Nov. 29, 2010— -- Saudi Arabia's King Abdullah proposed that the Obama administration implant electronic micro-chips into the bodies of Guantanamo Bay detainees to track their movements when they are released, a leaked State Department cable shows.
"This was done with horses and falcons, the King said," according to the document, which was first posted online by Wikileaks. Abdullah suggested Bluetooth technology could be used to keep tabs on the men.
The king raised the idea in a March 2009 meeting with White House counterterrorism advisor John Brennan in Riyadh, where the men had discussed a range of security issues including closure of the U.S. military detention center of Guantanamo Bay.
"I've just thought of something," the King said to Brennan, suggesting the chips.
Brennan responded politely, explaining that "horses don't have good lawyers" and the idea would likely face stiff opposition from civil libertarians in the U.S. He assured Abdullah, however, that "keeping track of detainees was an extremely important issue" to the administration.
A recent Pentagon analysis found that around 20 percent of former Guantanamo detainees have returned to the fight against the U.S. and continues to climb.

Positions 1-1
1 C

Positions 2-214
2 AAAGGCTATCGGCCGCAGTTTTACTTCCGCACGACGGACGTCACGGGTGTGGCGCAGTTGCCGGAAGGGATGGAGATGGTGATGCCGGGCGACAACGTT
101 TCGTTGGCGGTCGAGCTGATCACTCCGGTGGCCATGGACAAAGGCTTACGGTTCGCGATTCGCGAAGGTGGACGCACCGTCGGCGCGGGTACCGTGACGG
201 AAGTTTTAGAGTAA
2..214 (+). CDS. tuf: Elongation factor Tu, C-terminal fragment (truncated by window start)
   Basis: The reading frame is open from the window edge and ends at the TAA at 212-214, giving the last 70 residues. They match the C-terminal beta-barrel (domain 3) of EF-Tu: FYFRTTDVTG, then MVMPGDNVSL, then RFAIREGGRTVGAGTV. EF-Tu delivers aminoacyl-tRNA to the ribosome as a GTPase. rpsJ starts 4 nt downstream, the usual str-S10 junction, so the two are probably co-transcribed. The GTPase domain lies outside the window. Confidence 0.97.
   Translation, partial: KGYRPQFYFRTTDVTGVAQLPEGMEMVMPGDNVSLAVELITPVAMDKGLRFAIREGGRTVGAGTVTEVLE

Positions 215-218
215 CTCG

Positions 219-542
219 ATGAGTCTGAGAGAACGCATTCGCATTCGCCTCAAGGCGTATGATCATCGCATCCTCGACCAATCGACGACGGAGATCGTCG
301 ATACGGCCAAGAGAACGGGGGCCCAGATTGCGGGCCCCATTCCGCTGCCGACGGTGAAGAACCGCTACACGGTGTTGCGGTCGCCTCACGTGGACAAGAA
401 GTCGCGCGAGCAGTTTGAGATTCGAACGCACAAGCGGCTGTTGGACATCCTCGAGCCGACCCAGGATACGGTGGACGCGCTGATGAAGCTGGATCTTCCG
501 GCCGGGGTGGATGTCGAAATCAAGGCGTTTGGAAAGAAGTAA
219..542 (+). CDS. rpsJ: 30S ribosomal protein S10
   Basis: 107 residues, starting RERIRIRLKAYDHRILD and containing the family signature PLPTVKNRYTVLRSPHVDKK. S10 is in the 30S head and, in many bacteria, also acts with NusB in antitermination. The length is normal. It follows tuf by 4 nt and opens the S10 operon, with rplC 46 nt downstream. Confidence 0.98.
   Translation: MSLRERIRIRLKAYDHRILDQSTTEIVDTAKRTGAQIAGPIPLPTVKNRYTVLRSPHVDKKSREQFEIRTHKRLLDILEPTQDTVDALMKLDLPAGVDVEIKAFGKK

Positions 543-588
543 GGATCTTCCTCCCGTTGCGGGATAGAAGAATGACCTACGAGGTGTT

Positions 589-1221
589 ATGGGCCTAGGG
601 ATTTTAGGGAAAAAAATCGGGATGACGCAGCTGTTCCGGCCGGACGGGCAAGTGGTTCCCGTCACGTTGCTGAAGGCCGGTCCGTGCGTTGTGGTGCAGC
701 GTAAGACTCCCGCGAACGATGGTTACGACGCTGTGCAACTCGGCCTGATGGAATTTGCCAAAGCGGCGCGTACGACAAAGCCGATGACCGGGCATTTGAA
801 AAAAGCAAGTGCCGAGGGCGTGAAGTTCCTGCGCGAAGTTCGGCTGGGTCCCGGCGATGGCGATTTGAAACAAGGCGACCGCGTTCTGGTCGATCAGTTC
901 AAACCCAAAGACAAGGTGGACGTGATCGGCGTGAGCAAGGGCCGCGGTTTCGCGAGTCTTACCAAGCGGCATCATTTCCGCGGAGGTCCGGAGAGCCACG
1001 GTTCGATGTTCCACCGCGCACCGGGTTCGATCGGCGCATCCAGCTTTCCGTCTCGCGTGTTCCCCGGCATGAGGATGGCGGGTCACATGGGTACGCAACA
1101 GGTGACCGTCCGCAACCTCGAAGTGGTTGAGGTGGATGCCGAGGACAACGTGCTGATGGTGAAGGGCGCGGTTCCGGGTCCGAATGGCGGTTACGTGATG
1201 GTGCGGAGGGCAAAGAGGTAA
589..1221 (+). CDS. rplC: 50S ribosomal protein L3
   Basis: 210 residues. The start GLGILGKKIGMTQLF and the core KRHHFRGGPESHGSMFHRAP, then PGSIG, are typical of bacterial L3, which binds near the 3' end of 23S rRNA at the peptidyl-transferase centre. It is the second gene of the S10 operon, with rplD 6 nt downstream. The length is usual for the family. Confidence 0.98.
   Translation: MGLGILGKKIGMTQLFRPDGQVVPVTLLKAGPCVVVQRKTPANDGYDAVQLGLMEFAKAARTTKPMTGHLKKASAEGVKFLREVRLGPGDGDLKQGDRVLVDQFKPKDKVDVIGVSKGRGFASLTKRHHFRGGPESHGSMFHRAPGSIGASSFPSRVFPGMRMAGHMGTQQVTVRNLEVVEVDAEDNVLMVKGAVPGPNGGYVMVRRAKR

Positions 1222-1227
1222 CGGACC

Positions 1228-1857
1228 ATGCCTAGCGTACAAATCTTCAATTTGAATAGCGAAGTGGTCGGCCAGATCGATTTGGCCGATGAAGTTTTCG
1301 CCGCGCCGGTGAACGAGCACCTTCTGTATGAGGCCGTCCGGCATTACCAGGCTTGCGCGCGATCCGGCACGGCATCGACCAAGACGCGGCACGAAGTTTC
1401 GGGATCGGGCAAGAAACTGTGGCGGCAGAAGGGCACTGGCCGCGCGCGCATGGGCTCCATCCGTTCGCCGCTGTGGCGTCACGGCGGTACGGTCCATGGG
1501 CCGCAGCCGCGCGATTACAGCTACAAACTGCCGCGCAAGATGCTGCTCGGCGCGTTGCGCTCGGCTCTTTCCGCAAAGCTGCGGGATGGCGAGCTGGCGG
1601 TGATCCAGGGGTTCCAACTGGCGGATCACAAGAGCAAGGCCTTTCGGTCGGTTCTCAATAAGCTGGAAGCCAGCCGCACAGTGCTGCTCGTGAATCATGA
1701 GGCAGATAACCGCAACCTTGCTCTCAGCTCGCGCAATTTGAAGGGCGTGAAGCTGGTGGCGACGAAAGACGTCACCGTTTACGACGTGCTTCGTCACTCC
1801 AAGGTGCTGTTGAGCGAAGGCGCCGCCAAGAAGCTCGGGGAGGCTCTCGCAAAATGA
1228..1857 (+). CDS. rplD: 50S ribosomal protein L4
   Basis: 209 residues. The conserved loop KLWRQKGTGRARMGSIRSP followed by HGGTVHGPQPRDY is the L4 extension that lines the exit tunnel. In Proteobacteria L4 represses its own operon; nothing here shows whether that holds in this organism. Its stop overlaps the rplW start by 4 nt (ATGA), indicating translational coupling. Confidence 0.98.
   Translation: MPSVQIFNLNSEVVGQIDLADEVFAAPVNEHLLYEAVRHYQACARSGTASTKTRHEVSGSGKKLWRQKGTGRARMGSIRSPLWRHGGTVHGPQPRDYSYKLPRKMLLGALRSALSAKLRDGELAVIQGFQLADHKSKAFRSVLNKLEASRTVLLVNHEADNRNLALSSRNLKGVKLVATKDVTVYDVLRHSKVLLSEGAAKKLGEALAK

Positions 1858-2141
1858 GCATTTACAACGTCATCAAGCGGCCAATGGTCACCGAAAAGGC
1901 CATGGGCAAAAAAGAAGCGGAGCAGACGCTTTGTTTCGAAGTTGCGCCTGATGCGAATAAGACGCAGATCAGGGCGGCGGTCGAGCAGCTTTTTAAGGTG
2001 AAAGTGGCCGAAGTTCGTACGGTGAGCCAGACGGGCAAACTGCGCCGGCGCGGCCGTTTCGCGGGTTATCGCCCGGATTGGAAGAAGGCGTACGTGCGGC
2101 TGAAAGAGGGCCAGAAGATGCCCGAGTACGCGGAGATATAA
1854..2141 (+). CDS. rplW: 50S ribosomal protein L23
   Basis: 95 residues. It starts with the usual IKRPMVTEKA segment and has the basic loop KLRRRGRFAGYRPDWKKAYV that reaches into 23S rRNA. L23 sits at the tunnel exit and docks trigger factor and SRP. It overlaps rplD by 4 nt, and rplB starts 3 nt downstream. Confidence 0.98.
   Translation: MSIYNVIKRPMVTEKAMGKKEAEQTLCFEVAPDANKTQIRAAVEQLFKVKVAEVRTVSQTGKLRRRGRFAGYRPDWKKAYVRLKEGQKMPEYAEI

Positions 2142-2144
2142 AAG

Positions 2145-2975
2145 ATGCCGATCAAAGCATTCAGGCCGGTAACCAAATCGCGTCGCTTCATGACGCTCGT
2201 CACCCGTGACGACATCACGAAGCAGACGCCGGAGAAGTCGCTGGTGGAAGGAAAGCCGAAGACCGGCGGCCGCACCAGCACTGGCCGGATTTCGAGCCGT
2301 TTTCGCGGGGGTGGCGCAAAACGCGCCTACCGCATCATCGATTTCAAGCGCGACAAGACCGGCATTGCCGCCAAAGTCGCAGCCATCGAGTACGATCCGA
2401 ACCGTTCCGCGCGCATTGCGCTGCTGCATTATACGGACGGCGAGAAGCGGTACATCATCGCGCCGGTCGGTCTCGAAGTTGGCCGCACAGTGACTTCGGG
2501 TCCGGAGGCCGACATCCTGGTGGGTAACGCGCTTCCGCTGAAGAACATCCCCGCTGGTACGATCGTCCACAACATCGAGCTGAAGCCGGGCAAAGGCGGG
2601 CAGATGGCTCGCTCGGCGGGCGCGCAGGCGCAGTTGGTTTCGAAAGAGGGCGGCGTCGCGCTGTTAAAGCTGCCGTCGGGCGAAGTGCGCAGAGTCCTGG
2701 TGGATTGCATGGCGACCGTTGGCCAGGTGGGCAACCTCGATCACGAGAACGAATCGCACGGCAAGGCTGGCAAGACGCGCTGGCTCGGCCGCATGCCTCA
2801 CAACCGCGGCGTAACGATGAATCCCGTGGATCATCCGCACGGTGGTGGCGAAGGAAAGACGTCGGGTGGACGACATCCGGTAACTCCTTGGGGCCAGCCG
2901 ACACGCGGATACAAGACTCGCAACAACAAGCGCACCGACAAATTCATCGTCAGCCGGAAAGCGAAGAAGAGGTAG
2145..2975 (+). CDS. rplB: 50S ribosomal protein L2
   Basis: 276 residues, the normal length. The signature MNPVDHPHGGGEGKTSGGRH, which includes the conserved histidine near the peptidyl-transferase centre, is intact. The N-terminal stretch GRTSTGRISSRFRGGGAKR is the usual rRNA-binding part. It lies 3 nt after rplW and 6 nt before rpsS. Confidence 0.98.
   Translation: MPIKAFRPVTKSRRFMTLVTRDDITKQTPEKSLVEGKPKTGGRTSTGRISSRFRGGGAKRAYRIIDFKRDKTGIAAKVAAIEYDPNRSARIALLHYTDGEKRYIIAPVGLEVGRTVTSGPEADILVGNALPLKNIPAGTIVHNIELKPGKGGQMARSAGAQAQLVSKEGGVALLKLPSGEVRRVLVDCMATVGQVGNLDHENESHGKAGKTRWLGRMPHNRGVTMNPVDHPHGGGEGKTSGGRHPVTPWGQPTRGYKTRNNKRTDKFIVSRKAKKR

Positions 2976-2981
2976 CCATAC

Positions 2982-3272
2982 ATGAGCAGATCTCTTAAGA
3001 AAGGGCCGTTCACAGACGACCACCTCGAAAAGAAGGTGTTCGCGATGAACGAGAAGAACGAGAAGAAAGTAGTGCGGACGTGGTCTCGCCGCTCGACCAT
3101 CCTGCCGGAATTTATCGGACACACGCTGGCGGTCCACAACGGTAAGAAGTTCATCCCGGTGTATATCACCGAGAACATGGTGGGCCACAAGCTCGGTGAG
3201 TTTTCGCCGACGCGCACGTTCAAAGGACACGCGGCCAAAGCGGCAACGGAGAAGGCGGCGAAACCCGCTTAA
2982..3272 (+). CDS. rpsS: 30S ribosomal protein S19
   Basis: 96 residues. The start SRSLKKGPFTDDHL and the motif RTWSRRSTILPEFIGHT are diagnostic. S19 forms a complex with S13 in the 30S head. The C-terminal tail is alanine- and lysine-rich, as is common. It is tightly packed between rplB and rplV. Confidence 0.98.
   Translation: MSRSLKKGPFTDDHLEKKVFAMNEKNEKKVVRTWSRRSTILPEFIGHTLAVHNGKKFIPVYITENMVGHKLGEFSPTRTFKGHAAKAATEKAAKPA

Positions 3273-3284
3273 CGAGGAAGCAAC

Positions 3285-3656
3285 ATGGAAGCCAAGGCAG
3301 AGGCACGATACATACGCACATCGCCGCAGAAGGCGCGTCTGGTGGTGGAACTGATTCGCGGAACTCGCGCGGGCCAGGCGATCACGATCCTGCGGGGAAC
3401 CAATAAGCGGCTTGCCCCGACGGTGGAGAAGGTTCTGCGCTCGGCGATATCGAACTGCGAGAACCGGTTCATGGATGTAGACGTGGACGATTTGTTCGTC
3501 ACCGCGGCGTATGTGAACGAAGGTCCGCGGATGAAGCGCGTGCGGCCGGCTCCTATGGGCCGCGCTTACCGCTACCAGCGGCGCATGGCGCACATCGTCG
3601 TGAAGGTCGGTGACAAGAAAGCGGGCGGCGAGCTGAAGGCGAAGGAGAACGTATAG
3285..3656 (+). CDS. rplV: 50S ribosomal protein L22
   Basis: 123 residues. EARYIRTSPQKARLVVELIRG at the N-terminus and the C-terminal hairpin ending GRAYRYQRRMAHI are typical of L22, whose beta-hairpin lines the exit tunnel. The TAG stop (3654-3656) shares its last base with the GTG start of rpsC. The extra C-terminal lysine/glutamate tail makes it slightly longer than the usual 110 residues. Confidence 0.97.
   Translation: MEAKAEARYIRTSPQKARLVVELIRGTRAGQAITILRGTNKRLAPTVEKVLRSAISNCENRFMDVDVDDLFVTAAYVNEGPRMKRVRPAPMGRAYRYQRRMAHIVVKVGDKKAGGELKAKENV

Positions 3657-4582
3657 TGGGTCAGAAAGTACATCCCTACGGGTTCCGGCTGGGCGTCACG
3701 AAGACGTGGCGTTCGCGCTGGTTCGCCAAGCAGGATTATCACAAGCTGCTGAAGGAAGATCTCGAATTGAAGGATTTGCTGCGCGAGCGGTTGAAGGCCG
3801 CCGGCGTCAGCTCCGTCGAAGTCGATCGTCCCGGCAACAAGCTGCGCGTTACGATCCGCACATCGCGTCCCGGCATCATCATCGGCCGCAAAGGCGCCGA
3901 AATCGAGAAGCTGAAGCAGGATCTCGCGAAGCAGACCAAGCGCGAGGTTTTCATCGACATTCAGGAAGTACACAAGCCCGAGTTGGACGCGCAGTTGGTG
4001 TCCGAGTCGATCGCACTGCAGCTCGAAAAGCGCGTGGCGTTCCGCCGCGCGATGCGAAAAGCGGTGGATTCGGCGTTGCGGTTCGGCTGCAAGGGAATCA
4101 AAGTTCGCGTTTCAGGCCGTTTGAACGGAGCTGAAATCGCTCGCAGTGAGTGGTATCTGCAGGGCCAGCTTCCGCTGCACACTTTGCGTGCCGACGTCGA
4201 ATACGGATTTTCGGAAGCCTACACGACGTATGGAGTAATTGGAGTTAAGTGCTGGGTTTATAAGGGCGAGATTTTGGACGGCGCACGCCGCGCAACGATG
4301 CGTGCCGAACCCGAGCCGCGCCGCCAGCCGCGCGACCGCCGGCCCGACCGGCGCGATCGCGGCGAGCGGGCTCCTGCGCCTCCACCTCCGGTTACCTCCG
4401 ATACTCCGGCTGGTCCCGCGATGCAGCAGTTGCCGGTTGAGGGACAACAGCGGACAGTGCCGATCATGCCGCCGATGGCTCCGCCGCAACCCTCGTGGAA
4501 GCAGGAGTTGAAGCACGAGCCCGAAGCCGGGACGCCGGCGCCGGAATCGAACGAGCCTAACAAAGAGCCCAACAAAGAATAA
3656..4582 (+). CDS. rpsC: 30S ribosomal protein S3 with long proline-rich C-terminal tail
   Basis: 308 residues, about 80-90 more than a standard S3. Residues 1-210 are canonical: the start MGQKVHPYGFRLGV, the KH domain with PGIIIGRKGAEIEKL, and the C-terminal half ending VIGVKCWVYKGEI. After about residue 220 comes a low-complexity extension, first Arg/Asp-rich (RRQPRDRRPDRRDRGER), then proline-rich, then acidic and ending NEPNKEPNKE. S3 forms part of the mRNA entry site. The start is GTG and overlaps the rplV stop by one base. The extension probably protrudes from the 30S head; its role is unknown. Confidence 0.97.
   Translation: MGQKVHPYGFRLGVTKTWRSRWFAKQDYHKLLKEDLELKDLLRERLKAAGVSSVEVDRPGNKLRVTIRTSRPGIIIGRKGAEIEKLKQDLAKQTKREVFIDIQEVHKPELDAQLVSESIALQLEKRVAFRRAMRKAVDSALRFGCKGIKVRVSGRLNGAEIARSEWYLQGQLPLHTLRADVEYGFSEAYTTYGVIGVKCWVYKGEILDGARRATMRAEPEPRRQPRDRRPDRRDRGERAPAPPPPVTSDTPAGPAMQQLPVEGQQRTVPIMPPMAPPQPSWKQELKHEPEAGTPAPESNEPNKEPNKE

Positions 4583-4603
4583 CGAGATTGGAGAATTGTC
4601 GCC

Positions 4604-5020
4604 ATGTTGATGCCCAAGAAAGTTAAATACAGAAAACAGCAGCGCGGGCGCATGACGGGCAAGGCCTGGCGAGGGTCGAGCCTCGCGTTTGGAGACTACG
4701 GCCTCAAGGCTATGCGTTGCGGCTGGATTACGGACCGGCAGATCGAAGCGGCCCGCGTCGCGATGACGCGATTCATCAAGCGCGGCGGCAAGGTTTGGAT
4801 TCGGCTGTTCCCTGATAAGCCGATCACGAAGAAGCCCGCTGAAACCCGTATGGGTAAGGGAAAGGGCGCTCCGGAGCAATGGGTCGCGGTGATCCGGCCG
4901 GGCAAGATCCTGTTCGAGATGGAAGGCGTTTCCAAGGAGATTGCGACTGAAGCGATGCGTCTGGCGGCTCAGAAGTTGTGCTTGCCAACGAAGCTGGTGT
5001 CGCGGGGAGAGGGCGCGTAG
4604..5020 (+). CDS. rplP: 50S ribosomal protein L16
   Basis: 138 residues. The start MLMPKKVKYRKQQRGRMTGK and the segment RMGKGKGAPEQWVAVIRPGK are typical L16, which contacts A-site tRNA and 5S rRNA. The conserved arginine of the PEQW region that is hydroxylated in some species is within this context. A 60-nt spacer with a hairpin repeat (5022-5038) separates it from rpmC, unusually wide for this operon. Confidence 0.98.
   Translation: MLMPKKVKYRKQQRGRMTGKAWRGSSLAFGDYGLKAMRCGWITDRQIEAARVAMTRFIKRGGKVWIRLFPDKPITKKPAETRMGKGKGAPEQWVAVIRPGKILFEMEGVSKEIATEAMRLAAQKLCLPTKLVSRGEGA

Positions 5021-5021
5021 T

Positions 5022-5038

Brennan told Abdullah that the Obama administration was committed to closing Guantanamo and was working closely with Saudi Prince Mohammed bin Nayef on how to resolve the cases of 99 Yemeni detainees.
Adbduallah made an "unusual concession" at the end of the meeting, according to the cable, saying "be assured I am fully briefed on the work you are doing with Prince Mohammed bin Nayef."
The Brennan-Abdullah meeting is one of dozens of interesting anecdotes buried within the initial release of more than 250,000 secret U.S. government documents exposed by Wikileaks Sunday and posted online.
In a 2008 cable to Washington, U.S. ambassador to Kyrgyzstan, Tatiana Gfoeller, said a discussion with Britain's Prince Andrew was "astonishingly candid" and "at times verged on the rude (from the British side)."
The prince, who is a special British trade representative, displayed "almost neuralgic patriotism whenever any comparison between the United States and United Kingdom came up," according to the cable.
When a British businessman, who also participated in the discussion, pointed out that the United States had invested less in Kyrgyzstan relative to the size of its economy than Great Britain, the prince retorted, "No surprise there. The Americans don't understand geography. Never have. In the U.K., we have the best geography teachers in the world!"